from "Moms who met their current dh before they were divorced":
Originally Posted by Anglyn
I have nothing at all against those who DO marry and understand thier reasons totally. But you asked and this is my honest answer. I had the legalilty of the marriage liscence twice now and it guaranted nothing.
Marriage is very easy to get into, incredibly hard to get out of. But it still doesnt stop anyone from walking away, it just draws the hurt and anger out longer, imho.
It shocks me that I'm saying this, because I'm rather conservative and it certainly does matter to me that I'm officially married to my husband. Just like a sappy movie, I really do treasure the memory of that moment when we looked into each other's eyes and promised to stay together forever, in front of God, our families and friends, and I really do believe we will...but I also know he
, at least, did that before
- and I assume he had similar loving feelings and permanent intentions - but it didn't last and the cost of that ruined him financially (and probably his ex, too).
I'm afraid legal marriage is a reflection of societal priorities we just don't have anymore. The original ideal was that the significance of that "moment" I mentioned; the difficulty of divorce; and the good opinions of family, friends, etc. would make BOTH parties in a marriage consider it SO unthinkable to split up that they would BOTH make the effort to treat each other decently, meet in the middle and solve the inevitable problems that crop up in any family.
Then we, as a society, noticed that in many cases that WASN'T happening. Sometimes two people made no effort to be anything but terrible to each other and traumatize their children, but they stayed together anyway because that was expected. Sometimes ONE person was terrible to the other and the 2nd person put up with it and became miserable and closed up inside of themself because they didn't think they had any right to leave.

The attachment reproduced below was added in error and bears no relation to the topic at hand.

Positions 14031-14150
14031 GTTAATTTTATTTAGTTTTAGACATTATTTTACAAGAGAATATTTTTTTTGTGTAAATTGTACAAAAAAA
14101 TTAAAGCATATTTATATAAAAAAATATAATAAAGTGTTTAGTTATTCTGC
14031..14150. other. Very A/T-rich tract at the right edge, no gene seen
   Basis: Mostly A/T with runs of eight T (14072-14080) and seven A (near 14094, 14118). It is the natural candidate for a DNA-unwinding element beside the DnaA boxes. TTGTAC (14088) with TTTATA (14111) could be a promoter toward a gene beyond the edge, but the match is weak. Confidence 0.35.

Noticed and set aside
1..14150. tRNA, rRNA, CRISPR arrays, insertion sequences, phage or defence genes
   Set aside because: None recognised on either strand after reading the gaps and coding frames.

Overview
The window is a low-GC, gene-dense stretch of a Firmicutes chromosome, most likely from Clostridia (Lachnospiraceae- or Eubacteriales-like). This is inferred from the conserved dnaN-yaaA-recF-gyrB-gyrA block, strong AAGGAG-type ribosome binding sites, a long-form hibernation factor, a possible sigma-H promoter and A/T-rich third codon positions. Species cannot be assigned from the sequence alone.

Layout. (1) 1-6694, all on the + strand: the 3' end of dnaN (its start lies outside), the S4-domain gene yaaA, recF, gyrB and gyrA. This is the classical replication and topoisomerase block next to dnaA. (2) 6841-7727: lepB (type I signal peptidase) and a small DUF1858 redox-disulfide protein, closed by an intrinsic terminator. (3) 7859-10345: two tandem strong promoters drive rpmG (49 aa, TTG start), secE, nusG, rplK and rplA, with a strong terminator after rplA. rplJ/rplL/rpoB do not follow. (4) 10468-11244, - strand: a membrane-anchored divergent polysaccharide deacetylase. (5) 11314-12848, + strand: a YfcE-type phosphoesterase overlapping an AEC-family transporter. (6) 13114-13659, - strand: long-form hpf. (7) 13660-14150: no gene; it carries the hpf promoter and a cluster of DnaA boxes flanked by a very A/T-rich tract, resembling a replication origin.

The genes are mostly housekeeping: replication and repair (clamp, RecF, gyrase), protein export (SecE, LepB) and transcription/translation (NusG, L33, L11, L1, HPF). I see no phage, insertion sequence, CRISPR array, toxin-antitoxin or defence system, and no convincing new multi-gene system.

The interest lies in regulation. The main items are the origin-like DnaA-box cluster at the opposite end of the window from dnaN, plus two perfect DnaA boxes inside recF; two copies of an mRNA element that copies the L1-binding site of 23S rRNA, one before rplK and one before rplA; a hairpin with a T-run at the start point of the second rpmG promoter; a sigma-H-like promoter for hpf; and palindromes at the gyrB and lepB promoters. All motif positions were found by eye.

And now, we think people SHOULD have a right to leave and, socially, we tend to be pretty supportive and nonjudgmental of those who do...which is not reflected in the fact that there can still be a grievous financial penalty imposed on those who get divorced
But isn't society's changing attitude toward divorce a bit of "throwing out the baby with the bath water"? It's not the ideal of marriage and lifelong love and fidelity that's problematic, it's the ways individual people feel entitled to trample on those ideals. So wouldn't it have been better if we'd figured out a way to fix what's actually broken, instead of rejecting the importance of people sticking with their marriages?
In other words, let's say some of the common problems in marriage are:
- people marrying the "wrong" person for themselves;
- people cheating;
- abuse; and
- people being consistently stubborn, insensitive or difficult without regard to the effect it has on the marriage...
Wouldn't it have been great if we - collectively - had figured out how to do a better job of raising everyone to make better choices about who to marry, and teaching everyone
that they're not entitled to cheat, abuse or repeatedly and unrepentantly offend their loved ones with selfish, stubborn, frustrating behavior?
But I suppose if it were possible for us to do that, we would have.